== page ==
Signs suggest we’re headed toward recession in the next year
By Robert P. Singh
Jul 19, 2019 | 6:00 AM
The incomes of typical Americans rose in 2015 by 5.2 percent, the first significant boost to middle-class pay since the end of the Great Recession, the Census Bureau reported on Tuesday morning.
The 10-year economic expansion that began in March 2009 became the longest economic expansion in American history last month. With unemployment at 3.6% and the stock market hovering at near record highs, it is not surprising that the president constantly tweets about the state of the economy. However, all is not well, and there are ominous signs that point to a recession within the next year.
When President Trump was inaugurated, the Dow Jones Industrial Average stood at 20,000. Today, it is at 27,000 — a 35% increase. While that is an impressive run, it was just a continuation of the increase that started in 2009, when the Dow was at 7,000. It had nearly tripled by the time President Trump took office in January 2017. The stock market is now flat, with the Dow at the same price today as it was 18 months ago in January 2018.
The president’s insistence on slapping tariffs on various products in an effort to close the nation’s trade deficits are self-inflicted wounds to the U.S. economy with no discernible strategy behind them. The trade deficits remain, but the Consumer Price Index (CPI) shows that inflation is edging up by 2% per year. With the implementation of new tariffs and the ongoing trade wars, GDP is likely to slow even further, and consumer prices are likely to rise at a faster pace over the next year. In addition, retaliatory tariffs instituted by other countries are hurting U.S. exports. American farmers have been particularly hard hit by tariffs and are losing markets around the world, particularly in China. The situation for farmers has become so dire that the president had to provide a $12 billion bailout in 2018 and another $16 billion this year.
The combined $28 billion bailout for farmers just added to the rising U.S. budget deficit After years of significantly shrinking deficits, the budget deficit for 2018 ballooned to $779 billion. It is on track to exceed $1 trillion this year — the first time this has happened since 2012. Of course, this was all easily predictable as a result of the Trump tax cuts combined with his significant increase in federal spending. The scary thing is that if we are running an annual $1 trillion budget deficit with a great economy, just think about how bad it will be when the next recession hits.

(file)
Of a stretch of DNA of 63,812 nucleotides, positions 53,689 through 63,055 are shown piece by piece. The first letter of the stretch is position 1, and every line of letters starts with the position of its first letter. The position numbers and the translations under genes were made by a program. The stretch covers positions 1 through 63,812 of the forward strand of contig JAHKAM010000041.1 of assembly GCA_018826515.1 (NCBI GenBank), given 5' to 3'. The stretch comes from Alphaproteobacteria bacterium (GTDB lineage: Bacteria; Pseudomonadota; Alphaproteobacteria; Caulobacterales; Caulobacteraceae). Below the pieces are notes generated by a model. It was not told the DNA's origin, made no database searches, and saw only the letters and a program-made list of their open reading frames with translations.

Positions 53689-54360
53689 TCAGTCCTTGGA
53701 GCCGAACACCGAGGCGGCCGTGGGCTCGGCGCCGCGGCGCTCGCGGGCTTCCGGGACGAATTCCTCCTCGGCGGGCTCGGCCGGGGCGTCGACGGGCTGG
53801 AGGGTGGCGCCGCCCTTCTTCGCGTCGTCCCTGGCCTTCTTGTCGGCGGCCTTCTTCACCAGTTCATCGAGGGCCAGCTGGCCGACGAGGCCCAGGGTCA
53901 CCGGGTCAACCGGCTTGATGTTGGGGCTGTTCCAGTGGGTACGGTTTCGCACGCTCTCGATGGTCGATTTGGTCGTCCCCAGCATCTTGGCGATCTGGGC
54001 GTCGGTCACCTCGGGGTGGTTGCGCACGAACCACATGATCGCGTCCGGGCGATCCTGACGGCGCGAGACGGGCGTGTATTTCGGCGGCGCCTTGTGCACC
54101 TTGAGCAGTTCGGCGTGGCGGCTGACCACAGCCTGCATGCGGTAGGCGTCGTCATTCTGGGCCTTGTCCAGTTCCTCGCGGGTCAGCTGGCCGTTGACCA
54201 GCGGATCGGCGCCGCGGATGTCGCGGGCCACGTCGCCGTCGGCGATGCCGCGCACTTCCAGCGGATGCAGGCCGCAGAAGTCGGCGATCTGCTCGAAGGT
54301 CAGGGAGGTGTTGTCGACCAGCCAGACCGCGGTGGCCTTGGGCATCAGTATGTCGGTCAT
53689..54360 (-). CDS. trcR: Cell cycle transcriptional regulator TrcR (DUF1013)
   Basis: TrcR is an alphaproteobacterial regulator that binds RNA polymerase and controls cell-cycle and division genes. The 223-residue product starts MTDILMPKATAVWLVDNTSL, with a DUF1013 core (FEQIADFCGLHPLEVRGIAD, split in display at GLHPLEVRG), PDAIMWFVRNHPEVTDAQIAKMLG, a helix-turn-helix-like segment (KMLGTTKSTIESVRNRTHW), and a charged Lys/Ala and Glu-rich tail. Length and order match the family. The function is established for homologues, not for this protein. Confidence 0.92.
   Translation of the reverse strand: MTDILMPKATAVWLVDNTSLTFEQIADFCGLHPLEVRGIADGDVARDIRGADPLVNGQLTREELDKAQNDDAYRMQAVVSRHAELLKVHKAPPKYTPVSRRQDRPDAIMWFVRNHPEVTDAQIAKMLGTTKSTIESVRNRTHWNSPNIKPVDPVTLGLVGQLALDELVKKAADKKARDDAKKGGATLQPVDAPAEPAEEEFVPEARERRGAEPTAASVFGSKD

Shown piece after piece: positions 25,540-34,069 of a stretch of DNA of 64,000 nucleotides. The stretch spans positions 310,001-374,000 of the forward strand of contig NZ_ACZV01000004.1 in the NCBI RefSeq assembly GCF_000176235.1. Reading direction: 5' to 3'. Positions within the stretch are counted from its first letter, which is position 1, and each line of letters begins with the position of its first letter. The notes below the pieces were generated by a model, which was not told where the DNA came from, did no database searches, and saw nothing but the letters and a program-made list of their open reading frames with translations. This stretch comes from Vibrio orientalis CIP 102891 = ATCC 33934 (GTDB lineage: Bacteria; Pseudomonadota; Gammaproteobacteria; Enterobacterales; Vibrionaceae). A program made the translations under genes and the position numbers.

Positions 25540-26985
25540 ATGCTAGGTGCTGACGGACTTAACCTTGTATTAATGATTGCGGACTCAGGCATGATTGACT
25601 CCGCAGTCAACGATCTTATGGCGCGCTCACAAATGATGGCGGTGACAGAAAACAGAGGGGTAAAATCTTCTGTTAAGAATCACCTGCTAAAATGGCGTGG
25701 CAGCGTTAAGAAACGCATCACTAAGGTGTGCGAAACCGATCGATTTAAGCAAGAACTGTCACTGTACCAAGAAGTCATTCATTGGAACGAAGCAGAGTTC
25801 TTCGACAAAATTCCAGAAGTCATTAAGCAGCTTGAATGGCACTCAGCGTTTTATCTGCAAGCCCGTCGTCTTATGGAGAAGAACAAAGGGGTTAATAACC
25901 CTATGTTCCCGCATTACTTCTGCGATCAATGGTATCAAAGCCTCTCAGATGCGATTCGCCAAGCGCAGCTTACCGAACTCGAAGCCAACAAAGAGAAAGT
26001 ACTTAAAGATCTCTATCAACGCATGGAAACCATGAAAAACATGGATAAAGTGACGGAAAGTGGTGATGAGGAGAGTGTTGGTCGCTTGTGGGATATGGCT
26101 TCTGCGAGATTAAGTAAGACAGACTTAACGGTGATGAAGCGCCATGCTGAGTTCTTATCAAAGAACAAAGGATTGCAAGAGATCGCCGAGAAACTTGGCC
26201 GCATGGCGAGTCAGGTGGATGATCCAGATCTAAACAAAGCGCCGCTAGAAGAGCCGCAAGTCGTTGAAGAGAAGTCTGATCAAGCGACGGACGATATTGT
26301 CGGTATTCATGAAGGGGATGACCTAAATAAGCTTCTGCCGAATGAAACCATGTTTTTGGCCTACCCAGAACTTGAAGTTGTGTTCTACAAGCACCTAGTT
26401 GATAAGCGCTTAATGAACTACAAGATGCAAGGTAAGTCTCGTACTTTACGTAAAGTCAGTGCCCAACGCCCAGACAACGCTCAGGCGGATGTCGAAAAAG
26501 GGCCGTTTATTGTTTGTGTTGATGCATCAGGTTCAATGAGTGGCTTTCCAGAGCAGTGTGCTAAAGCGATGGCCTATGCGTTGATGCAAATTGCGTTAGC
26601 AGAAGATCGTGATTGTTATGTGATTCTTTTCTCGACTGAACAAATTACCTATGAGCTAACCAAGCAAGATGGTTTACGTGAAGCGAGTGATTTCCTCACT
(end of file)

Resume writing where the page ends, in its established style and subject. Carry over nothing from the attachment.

The reality is that President Trump came into office with a booming stock market, significant job creation and solid GDP growth. On all of these economic indicators, it appears we are now headed in the wrong direction. The stock market is flat, GDP growth is expected to fall next year, the U.S. budget deficit is rising, and job growth is slowing. According to U.S. Bureau of Labor Statistics figures, the U.S. economy created 700,000 fewer jobs in the first 30 months of the Trump presidency than were created during the last 30 months of the Obama presidency.
The signs of economic trouble are becoming clearer. Beyond all of the above, there are two technical indicators that should alarm all Americans. First, as a result of the Trump tax cuts, income inequality is rising rapidly. The top 0.1% of Americans is now earning almost 12% of the nation’s total income. The last time this happened was right before the Great Recession. The only other time it approached 12% was before the Great Depression. Second, the yield curve on Treasury bonds has become inverted. The spread between the 10-year Treasury bond and the 3-month Treasury bond is referred to as the yield curve. In a healthy economy, the 10-year bond should have a higher interest rate than the 3-month bond. The yield curve is now inverted with the 3-month Treasury bond carrying a higher interest rate. The last three times this happened, the U.S. economy went into recession in 2008, 2001 and 1990.
This is now fully the Trump economy, and unfortunately, the president’s economic policies have put us on a precarious economic path. Without structural changes in tax policies, trade policies and spending that run counter to the president’s preferences and economic views, we will be in recession within the next 12 months. Be prepared.